Awhile ago I read an article on how to be creative. I wrote down a few points that I tend to follow myself:
1. Limit your tools - do this by first focusing on one form of media and even substrate...not to say that you shouldn't experiment but it is such a good practice to create a body of work. At different times I even utilized only one size of canvas while limiting my palette to primary colours + white. It's a great way to stretch those creative muscles.
2. Don't listen to others - keep your work close to your heart for awhile...feedback is nice but not until you're confidant in what you do. One of the hardest things to do is to listen to that still, small voice inside that really knows what you should do...pay attention to what draws your attention.
3. Create a routine - and if possible, a space that you can leave your work-in-progress and materials without having to put them away. There are days I don't feel like painting but I will pop into my studio and look for awhile...which leads to just doing one thing...which leads to a couple of hours of happy work without even realizing. When I worked full time I got up at 6:00 am every day to paint for an hour before getting ready to head out the door. I still do that most days but fortunately I now get to paint for several hours each day.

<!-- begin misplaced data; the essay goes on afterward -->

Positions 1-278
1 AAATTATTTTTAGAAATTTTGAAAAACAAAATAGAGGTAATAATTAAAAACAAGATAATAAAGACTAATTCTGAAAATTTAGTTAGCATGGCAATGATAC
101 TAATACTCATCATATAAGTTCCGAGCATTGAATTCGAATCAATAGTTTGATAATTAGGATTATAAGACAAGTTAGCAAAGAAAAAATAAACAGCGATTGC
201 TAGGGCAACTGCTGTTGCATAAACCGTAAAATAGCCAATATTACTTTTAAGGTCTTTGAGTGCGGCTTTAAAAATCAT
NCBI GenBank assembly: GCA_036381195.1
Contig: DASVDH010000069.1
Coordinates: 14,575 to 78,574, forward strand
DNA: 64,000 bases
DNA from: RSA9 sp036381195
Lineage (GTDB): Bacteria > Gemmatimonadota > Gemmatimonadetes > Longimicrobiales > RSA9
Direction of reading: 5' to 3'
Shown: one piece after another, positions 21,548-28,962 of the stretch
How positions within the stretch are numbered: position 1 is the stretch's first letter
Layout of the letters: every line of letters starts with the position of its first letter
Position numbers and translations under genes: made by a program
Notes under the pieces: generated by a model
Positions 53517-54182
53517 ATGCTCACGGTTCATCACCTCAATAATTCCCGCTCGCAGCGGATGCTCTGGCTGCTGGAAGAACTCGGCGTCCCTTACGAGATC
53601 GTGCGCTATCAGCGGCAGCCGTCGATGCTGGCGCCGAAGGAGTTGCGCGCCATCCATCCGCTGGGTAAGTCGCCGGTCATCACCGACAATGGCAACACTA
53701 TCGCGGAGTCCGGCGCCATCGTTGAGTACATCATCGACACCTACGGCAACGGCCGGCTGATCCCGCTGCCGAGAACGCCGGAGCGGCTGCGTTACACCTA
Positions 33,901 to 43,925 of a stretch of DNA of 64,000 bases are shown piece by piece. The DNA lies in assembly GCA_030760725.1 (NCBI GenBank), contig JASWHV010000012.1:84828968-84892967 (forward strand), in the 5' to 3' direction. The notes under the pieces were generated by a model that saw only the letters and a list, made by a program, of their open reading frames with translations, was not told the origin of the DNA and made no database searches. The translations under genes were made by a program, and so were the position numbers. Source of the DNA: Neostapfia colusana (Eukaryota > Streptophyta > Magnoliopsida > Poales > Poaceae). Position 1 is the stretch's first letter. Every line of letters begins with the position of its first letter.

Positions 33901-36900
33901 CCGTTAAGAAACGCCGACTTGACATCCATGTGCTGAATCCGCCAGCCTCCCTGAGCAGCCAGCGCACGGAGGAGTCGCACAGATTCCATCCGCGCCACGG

4. Don't worry about perfection - this is a tough one. Sometimes we tend to compare ourselves to others, which is not a good thing. We each have our own skills, talents, experiences and genetic make-up so of course we will be different. And that's a beautiful thing.
5. Ignore trends - trends are created by doing something new and different. And in this ever-changing fast-paced world they come and go very quickly. It's good to focus on what you love, what catches your own eye and heart...and create your own trends.
6. Let go of the past - this can be a tough one...I know. I painted chairs for many, many years and then took a sabatical, which included not painting in acrylics at all. I experimented with different media and subject matter and after a couple of years came back to the chairs because it was comfortable. It was okay, but I had lost my passion for it, so I'm glad that I finally took the leap to allow myself to do whatever it was that interested me. And it's been a very good thing. Now I'm loving what I do all over again.
AIRdirondack Art Project
Alberta (above) +